Books That Pave the Way for Life’s Journey

Books That Pave the Way for Life's Journey

Books can take us on many journeys and I love to get lost in fiction. But ever so often a book can inform, change an attitude, a choice, maybe even a life. Having the ideas of thinkers and researchers at our side when we have a question, a problem or a new idea can make the difference between informed choice and blowing in the wind. The net makes it even easier, as you can type in a term: education, marriage, parenting, employment, health, exercise, travel, science, politics–and voila, your choices are numerous. I’ve picked a few today to get your thinking about nonfiction. Some of these choices have been in print for years. Some are hot off the press. We all want to embrace the next decades with knowledge and understanding–so happy searching and reading.

I highly recommend Dr. Bernie Siegel’s Love, Medicine and Miracles that relates, through his personal experience, how death is truly part of life and acceptance of a loved one’s death makes a passage easier on the one leaving and the one staying. When he was asked to recommend a list of self-help books, he responded: “Every book ever written is a self-help book. What’s the Bible? What about Buddha? Each generation thinks somebody new is starting the process, but we keep repeating the wisdom of the sages and the ages.”

Anatomy of an Illness as Perceived by the Patient was written by Norman Cousins, a longtime editor at the Saturday Review. The book relates how Cousins laughed his way out of a crippling disease by watching the Marx Brothers and thus “jump-started the whole mind-body connection.”

Man’s Search for Meaning is the memoir of Victor Frankl MD PhD, who survived Auschwitz. He argues that we cannot avoid suffering, but we can choose how to cope with it, find meaning in it, and move forward with renewed purpose. Frankl’s theory-known as logotherapy, states that our primary drive in life is not pleasure, but the discovery and then the pursuit of what we find meaningful..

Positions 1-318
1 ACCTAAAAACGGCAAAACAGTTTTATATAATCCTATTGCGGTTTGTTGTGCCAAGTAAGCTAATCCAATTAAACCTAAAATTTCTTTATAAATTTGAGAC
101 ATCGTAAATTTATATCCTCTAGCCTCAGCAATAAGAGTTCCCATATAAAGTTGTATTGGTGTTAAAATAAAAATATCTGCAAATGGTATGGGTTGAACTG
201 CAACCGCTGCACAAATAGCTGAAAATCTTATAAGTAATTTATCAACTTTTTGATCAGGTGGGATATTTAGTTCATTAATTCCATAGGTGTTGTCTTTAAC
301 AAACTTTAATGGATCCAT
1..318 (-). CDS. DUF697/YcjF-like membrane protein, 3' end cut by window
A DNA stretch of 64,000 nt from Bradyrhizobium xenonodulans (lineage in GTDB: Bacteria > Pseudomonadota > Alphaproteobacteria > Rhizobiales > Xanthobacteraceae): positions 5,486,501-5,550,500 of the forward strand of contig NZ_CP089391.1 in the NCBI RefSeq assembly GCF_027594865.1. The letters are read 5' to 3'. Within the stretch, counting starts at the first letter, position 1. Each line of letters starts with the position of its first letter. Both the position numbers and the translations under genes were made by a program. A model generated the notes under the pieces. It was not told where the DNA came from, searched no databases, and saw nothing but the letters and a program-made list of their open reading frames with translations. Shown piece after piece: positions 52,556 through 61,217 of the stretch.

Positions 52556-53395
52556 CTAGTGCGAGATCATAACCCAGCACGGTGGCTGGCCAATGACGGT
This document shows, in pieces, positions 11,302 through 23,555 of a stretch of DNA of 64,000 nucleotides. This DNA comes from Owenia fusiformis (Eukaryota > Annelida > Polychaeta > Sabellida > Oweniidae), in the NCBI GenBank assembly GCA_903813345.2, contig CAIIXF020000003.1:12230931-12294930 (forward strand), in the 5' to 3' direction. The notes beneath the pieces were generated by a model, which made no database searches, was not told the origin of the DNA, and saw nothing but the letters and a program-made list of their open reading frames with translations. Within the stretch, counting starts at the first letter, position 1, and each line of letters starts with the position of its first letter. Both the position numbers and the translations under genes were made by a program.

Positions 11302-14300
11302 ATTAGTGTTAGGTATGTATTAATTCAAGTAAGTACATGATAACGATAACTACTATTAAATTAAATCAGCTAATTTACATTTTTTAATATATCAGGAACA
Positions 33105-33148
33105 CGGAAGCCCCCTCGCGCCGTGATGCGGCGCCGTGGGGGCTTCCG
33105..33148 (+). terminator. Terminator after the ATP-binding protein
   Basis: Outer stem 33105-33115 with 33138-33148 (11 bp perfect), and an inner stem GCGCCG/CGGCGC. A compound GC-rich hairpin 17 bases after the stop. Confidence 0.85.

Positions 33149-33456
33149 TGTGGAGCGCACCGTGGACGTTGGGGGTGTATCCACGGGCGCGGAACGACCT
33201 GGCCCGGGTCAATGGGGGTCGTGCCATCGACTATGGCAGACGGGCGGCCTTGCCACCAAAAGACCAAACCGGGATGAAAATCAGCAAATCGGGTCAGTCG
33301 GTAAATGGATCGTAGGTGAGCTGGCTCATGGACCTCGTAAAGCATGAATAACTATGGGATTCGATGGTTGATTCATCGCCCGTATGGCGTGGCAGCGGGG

When Breath Becomes Air by Paul Kalanithi This is one I have not read, but it is definitely on my list. If you have read Atul Gawande and Anne Lamott, readers state you should read this inspiring, exquisitely observed memoir that finds hope and beauty in the face of insurmountable odds. It is written by an idealistic young neurosurgeon as he attempts to answer the question What makes a life worth living? He died within two years of his diagnosis.

Blindsided by Richard M. Cohen, a Journalist and husband to Meredith Vieira. In this memoir, Cohen relates his battle with MS, startling the reader with his grace and wisdom.

An Unquiet Mind: A Memoir of Mood and Madness by Kay Redfield Jamison This professor of psychiatry shares her personal struggle with manic depression. She is also the author of Touched with Fire: Manic-depressive illness and the Artistic Temperament.  

The Year of Magical Thinking by Joan Didion A personal favorite, this 2005 National Book Award winner recounts how Joan could continue to live after her husband’s sudden death and then was faced with their only child lapsing into a coma. (Read Blue Nights for the end of that part of Didion’s story.)